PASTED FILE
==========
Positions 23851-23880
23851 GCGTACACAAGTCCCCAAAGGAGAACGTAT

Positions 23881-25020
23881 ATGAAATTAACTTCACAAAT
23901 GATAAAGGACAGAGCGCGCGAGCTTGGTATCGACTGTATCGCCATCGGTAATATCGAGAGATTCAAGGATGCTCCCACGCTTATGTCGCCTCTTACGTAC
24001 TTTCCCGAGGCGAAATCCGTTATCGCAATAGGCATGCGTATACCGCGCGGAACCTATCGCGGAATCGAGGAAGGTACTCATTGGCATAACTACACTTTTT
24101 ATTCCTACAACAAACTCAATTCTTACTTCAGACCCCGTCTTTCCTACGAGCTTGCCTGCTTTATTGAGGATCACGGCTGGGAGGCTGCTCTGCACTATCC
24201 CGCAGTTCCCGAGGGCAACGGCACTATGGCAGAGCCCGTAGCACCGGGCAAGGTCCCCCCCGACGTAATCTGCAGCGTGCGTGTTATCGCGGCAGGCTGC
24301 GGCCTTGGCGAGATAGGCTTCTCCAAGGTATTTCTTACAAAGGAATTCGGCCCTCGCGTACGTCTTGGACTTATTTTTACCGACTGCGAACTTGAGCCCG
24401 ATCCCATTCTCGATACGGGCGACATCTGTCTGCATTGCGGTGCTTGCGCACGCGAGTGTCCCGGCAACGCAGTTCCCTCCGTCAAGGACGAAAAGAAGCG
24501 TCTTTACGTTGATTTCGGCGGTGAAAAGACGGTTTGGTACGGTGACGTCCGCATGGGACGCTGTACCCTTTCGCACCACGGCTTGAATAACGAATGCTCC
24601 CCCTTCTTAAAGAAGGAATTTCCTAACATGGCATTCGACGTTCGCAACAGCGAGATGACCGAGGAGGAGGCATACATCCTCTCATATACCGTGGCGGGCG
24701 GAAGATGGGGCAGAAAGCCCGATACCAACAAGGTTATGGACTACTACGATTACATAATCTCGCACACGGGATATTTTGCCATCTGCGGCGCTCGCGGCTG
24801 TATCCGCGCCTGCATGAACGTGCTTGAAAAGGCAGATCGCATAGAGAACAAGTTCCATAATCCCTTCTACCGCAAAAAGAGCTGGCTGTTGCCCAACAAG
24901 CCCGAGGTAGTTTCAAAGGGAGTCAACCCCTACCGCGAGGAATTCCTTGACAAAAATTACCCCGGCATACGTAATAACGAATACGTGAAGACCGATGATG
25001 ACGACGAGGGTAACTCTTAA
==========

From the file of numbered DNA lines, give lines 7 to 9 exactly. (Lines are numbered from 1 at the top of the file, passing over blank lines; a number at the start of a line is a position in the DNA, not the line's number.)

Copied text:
24101 ATTCCTACAACAAACTCAATTCTTACTTCAGACCCCGTCTTTCCTACGAGCTTGCCTGCTTTATTGAGGATCACGGCTGGGAGGCTGCTCTGCACTATCC
24201 CGCAGTTCCCGAGGGCAACGGCACTATGGCAGAGCCCGTAGCACCGGGCAAGGTCCCCCCCGACGTAATCTGCAGCGTGCGTGTTATCGCGGCAGGCTGC
24301 GGCCTTGGCGAGATAGGCTTCTCCAAGGTATTTCTTACAAAGGAATTCGGCCCTCGCGTACGTCTTGGACTTATTTTTACCGACTGCGAACTTGAGCCCG